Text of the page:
Sensor and data fusion are exploited in diverse applications such as Earth
resource monitoring, weather forecasting, vehicular traffic management, and
target classification and state estimation. The approach used in this chapter to
describe data fusion and its objectives is based on a model developed for the U.S.
Department of Defense. The model divides data fusion into low-level and high-level
processes. Low-level processes support preprocessing of data and target
detection, classification, identification, and state estimation. High-level processes
support situation and impact refinement and fusion process refinement. The
duality between the data fusion and resource management models of processing
levels can lead to improved insight into and utilization of resource management
assets. Various categories of algorithms are available to implement target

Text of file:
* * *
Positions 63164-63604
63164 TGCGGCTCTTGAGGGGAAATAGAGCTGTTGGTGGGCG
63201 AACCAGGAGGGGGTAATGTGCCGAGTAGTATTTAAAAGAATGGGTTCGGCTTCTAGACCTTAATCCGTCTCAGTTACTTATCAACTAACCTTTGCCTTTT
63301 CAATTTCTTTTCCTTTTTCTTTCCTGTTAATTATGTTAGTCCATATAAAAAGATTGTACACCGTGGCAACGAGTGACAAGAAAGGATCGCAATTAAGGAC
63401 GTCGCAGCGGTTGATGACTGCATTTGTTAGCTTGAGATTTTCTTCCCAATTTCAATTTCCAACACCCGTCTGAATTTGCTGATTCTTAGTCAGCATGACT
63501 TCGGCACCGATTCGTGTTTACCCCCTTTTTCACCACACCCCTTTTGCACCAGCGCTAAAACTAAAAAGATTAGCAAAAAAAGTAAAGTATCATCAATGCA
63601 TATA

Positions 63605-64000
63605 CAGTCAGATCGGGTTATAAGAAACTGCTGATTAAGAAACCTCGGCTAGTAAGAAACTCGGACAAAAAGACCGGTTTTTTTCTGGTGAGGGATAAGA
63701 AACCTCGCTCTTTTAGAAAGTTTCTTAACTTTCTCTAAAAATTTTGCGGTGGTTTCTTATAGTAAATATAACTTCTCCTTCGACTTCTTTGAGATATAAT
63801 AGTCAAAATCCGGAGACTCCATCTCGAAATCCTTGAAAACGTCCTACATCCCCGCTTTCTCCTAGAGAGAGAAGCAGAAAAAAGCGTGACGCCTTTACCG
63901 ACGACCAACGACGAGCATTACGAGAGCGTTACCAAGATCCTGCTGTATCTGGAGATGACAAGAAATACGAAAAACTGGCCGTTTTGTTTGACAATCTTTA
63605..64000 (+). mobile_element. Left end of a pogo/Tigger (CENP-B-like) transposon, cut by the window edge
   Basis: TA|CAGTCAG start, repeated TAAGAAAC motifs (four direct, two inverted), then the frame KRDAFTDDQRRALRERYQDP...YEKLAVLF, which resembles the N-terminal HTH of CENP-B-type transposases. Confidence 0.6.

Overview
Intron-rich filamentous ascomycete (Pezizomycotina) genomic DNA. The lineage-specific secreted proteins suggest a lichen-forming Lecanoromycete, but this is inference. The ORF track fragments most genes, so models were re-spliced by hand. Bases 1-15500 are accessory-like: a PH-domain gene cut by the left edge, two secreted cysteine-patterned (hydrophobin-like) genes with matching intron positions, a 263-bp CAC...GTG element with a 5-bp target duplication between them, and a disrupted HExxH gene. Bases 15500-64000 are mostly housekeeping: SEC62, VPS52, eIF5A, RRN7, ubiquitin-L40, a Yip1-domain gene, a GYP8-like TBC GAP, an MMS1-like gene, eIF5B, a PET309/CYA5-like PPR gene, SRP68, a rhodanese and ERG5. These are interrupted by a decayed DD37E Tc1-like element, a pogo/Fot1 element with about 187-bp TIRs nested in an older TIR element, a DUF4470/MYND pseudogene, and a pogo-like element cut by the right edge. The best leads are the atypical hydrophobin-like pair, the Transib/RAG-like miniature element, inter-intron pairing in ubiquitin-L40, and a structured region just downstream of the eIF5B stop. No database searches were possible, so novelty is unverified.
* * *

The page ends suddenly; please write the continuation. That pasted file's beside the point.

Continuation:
detection, classification, and state-estimation fusion. In addition, several data
fusion architectures exist for combining sensor data in support of data fusion.
The architectures are differentiated by the amount of processing applied to the
sensor data before transmission to the fusion process, resolution of the data that
are combined, and the location of the data fusion process. The chapter concludes
by addressing several concerns associated with the fusion of multi-sensor data.
These encompass dissimilar sensor footprint sizes, sensor design and operational
constraints that affect data registration, transformation of measurements from one
coordinate system into another, and uncertainty in the location of the sensors.